Recently, I was lucky enough to fly over the ditch to Melbourne for a short break away. While I was there, I sampled Lemon Meringue Pie from the famous Hopetoun Tea Rooms and thought I’d died and gone to heaven! Instead of the standard starchy, firm set lemon custard they used a seductively soft and tangy lemon curd and on top a heady cloud of marshmallow dreaminess. I couldn’t wait to get home and give it a try. So, here’s my humble attempt; I can’t say I reached the same level of perfection, but it was still divinely delicious. Thanks to Alton Brown and Food Network for the lemon curd recipe and Grace’s Sweet Life for the meringue recipe. I chose to make an Italian meringue, as it cooks the egg whites and is considered the most stable of the French, Swiss and Italian methods.
MINI LEMON MERINGUE TARTS
Makes six tarts
Pastry: Normally I like making all the components of a recipe. However, being time challenged on this occasion, I used ready rolled sweet short-crust pastry – enough to fill six shallow 12cm tartlet pans. If you’d prefer to make your own, either use your own favourite recipe or perhaps try the pastry used by Grace in the link I’ve included above.
Lemon Curd: See recipe here
1 cup caster sugar
1/3 cup water
4 large egg whites, room temperature
¼ teaspoon cream of tartar
½ teaspoon pure vanilla extract
- Place the sugar in a small saucepan. Add the water and set saucepan over low heat. Swirl the saucepan over the burner to dissolve the sugar completely – do not stir. Increase the heat to medium-high so that the sugar syrup starts to cook quickly. Attach candy thermometer to pan and cook the sugar syrup to a soft-ball stage, 113° C to 116° C (235° F to 240° F). If you don’t have a candy thermometer, test the syrup by dropping a little syrup into a bowl of cold water – a firm ball should form. To prevent sugar crystals from forming, use a pastry brush dipped in water to wash down the sides of the pan as it cooks.
- When the temperature of the sugar syrup reaches 100° C (212° F), begin beating your egg whites on low speed in your electric stand mixer. When the egg whites are foamy, add the cream of tartar. Increase the speed to medium and continue to beat until soft peaks form. Decrease the speed to low-medium and with mixer running gradually, in a steady, thin stream, add the sugar mixture along the side of the bowl (making sure the hot syrup doesn’t touch the whip attachment). Add the vanilla and increase speed to high and whisk until thick and glossy.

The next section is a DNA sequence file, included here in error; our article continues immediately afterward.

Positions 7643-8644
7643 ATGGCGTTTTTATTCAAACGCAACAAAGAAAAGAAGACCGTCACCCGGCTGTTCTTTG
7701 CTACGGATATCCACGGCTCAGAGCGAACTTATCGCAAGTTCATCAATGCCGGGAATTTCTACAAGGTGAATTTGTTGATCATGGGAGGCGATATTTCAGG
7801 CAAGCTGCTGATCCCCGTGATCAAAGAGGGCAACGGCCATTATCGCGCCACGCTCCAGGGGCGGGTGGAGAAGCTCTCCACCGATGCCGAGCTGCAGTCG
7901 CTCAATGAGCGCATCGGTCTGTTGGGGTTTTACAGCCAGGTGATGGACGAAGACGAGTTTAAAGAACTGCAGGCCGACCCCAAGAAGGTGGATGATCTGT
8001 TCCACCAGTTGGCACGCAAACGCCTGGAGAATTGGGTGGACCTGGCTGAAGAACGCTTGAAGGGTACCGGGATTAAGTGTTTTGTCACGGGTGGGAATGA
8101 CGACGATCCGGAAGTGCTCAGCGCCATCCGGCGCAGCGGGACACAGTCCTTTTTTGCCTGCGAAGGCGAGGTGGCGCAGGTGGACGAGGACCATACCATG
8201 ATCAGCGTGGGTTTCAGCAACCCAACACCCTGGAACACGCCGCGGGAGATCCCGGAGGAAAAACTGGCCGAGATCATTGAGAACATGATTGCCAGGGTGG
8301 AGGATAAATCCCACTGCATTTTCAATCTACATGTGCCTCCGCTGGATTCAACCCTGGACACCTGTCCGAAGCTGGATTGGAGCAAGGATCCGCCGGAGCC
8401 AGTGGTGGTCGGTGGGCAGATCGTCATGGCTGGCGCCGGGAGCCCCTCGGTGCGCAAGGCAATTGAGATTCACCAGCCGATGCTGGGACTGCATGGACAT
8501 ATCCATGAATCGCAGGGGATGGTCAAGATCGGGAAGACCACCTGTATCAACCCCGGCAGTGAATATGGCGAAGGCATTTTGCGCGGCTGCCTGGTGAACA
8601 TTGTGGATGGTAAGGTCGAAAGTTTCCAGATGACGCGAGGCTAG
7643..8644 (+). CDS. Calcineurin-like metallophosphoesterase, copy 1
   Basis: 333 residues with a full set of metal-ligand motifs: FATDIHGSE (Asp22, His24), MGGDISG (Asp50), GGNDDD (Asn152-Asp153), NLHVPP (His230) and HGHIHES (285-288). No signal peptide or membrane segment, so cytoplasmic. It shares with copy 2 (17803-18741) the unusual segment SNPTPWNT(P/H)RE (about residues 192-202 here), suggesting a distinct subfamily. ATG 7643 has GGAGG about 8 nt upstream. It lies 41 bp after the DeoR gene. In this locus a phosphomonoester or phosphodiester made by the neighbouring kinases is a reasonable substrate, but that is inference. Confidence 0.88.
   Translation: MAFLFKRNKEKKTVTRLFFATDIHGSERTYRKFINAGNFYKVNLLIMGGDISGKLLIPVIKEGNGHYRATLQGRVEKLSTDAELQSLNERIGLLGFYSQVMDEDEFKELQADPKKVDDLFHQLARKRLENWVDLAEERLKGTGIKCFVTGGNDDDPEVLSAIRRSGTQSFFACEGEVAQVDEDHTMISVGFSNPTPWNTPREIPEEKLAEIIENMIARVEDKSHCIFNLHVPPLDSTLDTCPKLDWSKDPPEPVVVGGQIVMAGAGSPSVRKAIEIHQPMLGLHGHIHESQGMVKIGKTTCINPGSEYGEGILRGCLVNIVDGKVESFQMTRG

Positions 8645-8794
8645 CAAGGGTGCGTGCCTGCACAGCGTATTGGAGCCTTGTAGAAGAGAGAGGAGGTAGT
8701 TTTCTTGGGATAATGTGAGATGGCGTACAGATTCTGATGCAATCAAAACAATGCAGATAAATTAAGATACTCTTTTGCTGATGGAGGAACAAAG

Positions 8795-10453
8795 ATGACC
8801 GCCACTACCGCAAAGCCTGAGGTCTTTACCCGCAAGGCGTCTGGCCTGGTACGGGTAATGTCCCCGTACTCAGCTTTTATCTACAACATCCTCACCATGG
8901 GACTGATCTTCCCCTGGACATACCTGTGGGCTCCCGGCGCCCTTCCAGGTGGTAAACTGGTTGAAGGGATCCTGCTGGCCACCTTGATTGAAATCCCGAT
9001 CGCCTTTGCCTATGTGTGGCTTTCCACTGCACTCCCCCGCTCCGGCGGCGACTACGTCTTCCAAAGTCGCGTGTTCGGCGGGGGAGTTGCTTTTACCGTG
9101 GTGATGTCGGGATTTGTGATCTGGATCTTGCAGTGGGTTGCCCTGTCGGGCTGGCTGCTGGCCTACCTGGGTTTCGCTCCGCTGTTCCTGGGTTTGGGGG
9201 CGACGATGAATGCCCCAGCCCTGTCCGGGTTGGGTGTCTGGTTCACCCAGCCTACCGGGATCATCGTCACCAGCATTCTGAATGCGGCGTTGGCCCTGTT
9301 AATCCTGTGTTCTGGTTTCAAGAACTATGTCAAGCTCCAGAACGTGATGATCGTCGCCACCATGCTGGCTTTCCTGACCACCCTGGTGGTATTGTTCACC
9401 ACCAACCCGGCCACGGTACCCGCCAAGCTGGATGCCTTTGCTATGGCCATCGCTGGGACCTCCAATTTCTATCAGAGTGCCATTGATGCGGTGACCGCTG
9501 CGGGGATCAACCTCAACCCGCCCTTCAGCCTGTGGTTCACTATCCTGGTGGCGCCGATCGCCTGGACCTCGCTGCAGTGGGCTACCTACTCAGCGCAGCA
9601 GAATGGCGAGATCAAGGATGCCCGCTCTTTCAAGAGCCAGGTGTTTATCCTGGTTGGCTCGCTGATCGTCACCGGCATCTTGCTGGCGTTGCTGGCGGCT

- Assembly: To fill the pastry shells, spoon the curd into the pastry shells. At room temperature, the curd will likely be of a consistency that it levels out slowly, so don’t over-fill the tart. To top the tarts, dollop the meringue onto the lemon curd and use the back of a spoon to create peaks. If you prefer, you can pipe the meringue on instead.
- As Italian meringue is cooked already, you don’t need to further cook the meringue in the oven. You could leave the meringue as is – like pure white clouds – or you could brown the tips for a bit of drama! If you have a Crème Brûlée torch, simply run it across the tips and sides of meringue peaks; be careful, the mixture burns easily. If you don’t have a torch, just place the tarts on a baking sheet and place in a preheated oven set on broiler/grill setting. Watch the tarts carefully as the meringue can brown very quickly. You may need to turn the baking sheet a few times to ensure even browning.
Note: This is best to serve this on the same day – this is due to the meringue eventually breaking down. However, I refrigerated an extra portion overnight and had it the next morning and it was absolutely perfect with no change to the meringue at all – go Italian meringue!
Food Photography Info: Canon 550D (EOS Rebel T2i); Canon 50mm 1.8 lens / Natural lighting